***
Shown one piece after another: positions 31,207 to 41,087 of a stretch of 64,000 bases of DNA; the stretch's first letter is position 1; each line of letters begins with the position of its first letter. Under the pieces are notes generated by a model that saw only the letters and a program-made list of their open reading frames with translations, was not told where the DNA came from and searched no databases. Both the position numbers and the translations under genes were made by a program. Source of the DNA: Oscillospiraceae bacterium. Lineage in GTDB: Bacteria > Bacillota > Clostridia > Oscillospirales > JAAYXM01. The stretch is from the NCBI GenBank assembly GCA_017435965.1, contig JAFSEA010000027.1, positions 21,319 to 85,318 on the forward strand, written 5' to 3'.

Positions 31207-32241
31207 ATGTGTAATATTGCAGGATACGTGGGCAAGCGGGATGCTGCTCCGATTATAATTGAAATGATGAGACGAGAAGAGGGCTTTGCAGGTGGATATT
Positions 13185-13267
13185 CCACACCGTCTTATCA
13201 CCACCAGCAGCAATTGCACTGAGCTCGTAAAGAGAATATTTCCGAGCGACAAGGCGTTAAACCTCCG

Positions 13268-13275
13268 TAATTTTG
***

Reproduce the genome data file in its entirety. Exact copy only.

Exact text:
Shown one piece after another: positions 31,207 to 41,087 of a stretch of 64,000 bases of DNA; the stretch's first letter is position 1; each line of letters begins with the position of its first letter. Under the pieces are notes generated by a model that saw only the letters and a program-made list of their open reading frames with translations, was not told where the DNA came from and searched no databases. Both the position numbers and the translations under genes were made by a program. Source of the DNA: Oscillospiraceae bacterium. Lineage in GTDB: Bacteria > Bacillota > Clostridia > Oscillospirales > JAAYXM01. The stretch is from the NCBI GenBank assembly GCA_017435965.1, contig JAFSEA010000027.1, positions 21,319 to 85,318 on the forward strand, written 5' to 3'.

Positions 31207-32241
31207 ATGTGTAATATTGCAGGATACGTGGGCAAGCGGGATGCTGCTCCGATTATAATTGAAATGATGAGACGAGAAGAGGGCTTTGCAGGTGGATATT
Positions 13185-13267
13185 CCACACCGTCTTATCA
13201 CCACCAGCAGCAATTGCACTGAGCTCGTAAAGAGAATATTTCCGAGCGACAAGGCGTTAAACCTCCG

Positions 13268-13275
13268 TAATTTTG